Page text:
By a News Reporter-Staff News Editor at Life Science Weekly -- Fresh data on Anions are presented in a new report. According to news reporting from Saarbrucken, Germany, by NewsRx journalists, research stated, "Calcium phosphate (CaP) is used for in vitro transfection because of low toxicity and simple and low cost synthesis. The transfection results however vary because the precipitation lacks reproducibility and results in polydispersed, agglomerated particles."
The news correspondents obtained a quote from the research from the University of Saarland, "Here a reproducible, one-step procedure for the preparation of amino-modified CaP nanoparticles (NPs) is described using N-(2-aminoethyl)-3-aminopropyltrimethoxysilane as modifying and dispersing agent. The aim was to produce homogeneous, stable CaP NPs, which are loaded with DNA after particle formation. The refined wet-precipitation method yielded NPs with a narrow size distribution (similar to 140 nm) and positive zeta potential at physiological pH. FTIR and Raman spectroscopy analysis verified the aminosilane modification. Interestingly two types of CaP crystalline structures, Brushite and Hydroxyapatite, can be produced depending on the pH and without hydrothermal treatment. Both CaP crystalline phases were characterized using X-ray diffraction (XRD), transmission electron microscopy (TEM), and Brunauer Emmett Teller (BET) analysis. Both showed very low toxicity and enabled reproducible transfection of A549 cells. The higher surface functionalization ' density of Brushite NPs led to superior pDNA condensation capability and higher transfection in lower NP concentration."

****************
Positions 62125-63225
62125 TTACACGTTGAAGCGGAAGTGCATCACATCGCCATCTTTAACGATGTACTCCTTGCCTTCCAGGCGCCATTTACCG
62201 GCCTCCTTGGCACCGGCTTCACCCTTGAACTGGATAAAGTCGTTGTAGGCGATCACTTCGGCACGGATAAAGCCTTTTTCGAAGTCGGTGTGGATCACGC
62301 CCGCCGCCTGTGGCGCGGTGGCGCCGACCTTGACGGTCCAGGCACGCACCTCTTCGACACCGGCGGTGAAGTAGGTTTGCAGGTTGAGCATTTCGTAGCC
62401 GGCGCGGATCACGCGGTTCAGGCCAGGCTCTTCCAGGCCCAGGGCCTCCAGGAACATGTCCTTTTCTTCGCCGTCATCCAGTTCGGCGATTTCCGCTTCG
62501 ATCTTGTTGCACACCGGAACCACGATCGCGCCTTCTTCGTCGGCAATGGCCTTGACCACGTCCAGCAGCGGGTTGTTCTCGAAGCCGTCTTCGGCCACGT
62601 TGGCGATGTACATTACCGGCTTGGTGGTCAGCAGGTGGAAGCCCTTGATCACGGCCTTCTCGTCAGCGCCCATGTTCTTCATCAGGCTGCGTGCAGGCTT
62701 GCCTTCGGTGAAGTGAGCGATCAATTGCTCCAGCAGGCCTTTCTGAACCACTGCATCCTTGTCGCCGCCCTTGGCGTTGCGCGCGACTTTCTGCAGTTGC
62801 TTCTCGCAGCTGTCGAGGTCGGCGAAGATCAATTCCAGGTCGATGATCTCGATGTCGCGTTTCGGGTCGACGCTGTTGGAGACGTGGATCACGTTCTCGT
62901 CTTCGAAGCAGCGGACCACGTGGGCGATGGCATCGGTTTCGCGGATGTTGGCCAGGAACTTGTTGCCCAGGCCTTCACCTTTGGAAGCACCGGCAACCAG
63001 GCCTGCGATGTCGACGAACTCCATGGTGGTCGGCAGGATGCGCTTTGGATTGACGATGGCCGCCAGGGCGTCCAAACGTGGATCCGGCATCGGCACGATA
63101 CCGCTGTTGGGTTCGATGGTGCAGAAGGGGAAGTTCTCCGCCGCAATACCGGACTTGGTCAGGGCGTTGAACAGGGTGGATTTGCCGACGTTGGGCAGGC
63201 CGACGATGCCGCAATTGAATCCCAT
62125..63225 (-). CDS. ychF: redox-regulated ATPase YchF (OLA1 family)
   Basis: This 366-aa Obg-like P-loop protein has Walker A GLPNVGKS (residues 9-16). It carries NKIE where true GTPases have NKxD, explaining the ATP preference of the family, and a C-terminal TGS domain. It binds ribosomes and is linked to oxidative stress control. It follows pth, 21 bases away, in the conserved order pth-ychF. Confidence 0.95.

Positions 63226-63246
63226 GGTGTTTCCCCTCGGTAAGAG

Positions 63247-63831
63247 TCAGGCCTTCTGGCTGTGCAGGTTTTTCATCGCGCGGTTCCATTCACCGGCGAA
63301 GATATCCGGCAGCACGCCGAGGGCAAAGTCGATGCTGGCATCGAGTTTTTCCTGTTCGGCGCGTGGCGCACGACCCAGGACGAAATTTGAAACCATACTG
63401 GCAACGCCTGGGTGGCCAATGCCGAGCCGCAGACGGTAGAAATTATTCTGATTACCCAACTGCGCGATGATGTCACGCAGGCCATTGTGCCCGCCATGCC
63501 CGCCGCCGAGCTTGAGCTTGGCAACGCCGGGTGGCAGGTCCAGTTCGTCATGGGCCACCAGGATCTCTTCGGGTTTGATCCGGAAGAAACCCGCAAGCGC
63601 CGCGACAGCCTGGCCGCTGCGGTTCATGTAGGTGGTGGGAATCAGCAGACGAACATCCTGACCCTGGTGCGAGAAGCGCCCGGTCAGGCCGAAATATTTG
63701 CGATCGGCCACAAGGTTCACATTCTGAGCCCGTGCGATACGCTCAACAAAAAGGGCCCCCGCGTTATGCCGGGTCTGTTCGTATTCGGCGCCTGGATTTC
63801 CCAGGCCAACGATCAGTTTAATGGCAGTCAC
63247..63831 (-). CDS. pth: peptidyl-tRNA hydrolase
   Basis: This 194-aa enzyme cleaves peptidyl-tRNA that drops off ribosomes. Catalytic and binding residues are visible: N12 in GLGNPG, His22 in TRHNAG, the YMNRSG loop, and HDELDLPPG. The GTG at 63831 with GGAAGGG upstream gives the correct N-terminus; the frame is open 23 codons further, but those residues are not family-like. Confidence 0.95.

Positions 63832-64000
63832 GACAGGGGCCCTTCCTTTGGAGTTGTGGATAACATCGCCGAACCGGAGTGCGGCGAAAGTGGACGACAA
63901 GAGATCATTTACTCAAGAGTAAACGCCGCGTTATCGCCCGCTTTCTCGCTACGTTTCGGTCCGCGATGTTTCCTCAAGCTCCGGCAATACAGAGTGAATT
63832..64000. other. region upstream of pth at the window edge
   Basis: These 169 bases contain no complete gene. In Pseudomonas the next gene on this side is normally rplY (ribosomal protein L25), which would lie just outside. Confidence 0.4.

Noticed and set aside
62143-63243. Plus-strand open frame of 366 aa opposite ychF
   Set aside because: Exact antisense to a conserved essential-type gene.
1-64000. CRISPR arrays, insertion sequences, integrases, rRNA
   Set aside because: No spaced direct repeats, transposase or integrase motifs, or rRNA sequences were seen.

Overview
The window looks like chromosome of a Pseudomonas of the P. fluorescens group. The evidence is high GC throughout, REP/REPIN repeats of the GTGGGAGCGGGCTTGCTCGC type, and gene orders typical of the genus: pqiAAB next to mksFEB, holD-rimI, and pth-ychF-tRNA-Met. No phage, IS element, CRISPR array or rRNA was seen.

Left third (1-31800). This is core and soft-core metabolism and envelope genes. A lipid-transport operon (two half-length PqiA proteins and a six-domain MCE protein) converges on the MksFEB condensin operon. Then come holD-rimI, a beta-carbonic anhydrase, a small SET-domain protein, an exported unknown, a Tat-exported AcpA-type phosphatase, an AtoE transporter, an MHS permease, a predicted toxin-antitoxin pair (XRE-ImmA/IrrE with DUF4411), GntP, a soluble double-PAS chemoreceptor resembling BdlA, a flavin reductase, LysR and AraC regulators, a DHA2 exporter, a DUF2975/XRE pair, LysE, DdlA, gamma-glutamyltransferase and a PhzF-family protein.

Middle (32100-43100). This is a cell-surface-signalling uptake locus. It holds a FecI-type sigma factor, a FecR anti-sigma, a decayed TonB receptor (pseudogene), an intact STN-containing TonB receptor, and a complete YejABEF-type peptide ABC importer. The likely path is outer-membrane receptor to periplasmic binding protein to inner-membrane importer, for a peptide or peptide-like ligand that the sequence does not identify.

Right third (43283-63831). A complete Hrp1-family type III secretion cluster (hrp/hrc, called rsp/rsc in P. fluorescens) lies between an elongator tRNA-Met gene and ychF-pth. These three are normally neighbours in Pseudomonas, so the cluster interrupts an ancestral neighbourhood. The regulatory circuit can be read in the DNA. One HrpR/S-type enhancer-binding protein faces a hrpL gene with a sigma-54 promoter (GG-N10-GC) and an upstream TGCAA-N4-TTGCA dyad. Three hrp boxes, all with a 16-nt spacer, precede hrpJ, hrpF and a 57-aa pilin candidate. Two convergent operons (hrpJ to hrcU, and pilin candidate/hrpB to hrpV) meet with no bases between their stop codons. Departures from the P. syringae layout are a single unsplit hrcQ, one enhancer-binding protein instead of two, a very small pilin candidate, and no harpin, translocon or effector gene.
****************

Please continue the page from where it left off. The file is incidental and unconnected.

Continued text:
According to the news reporters, the research concluded: "The advantages of the improved synthesis are the achievement of stable, crystalline CaP NPs in higher yield and narrow distributed size achieved by agglomeration reduction even without hazardous surfactant."
For more information on this research see: One-Step Synthesis of Nanosized and Stable Amino-Functionalized Calcium Phosphate Particles for DNA Transfection. Chemistry of Materials, 2013;25(18):3667-3674. Chemistry of Materials can be contacted at: Amer Chemical Soc, 1155 16TH St, NW, Washington, DC 20036, USA. (American Chemical Society - www.acs.org; Chemistry of Materials - www.pubs.acs.org/journal/cmatex)
Our news journalists report that additional information may be obtained by contacting B. Mostaghaci, University of Saarland, Dept. of Biopharmaceut & Pharmaceut Technol, D-66123 Saarbrucken, Germany. Additional authors for this research include B. Loretz, R. Haberkorn, G. Kickelbick and C.M. Lehr (see also Anions).
Keywords for this news article include: Europe, Anions, Germany, Saarbrucken, DNA Research, Phosphoric Acids, Calcium Compounds, Calcium Phosphates, Inorganic Chemicals, Phosphorus Compounds
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